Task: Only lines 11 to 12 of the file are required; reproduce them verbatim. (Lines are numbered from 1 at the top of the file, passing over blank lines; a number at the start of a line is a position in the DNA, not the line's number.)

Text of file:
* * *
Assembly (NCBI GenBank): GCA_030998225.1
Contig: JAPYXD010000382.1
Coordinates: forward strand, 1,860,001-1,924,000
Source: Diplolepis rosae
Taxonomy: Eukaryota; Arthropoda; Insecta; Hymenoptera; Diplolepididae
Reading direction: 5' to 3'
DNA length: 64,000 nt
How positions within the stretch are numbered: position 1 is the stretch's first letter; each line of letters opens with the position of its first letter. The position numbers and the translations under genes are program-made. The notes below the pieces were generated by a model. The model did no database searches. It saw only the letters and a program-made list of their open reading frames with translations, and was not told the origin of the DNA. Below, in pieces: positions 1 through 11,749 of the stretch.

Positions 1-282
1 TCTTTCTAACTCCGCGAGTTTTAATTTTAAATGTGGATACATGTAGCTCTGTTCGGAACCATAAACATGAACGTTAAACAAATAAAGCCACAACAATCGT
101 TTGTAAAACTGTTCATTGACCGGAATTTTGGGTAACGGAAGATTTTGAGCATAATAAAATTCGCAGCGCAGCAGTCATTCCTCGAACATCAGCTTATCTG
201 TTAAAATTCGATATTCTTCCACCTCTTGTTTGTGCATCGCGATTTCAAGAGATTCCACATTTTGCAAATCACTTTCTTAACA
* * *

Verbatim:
101 TTGTAAAACTGTTCATTGACCGGAATTTTGGGTAACGGAAGATTTTGAGCATAATAAAATTCGCAGCGCAGCAGTCATTCCTCGAACATCAGCTTATCTG
201 TTAAAATTCGATATTCTTCCACCTCTTGTTTGTGCATCGCGATTTCAAGAGATTCCACATTTTGCAAATCACTTTCTTAACA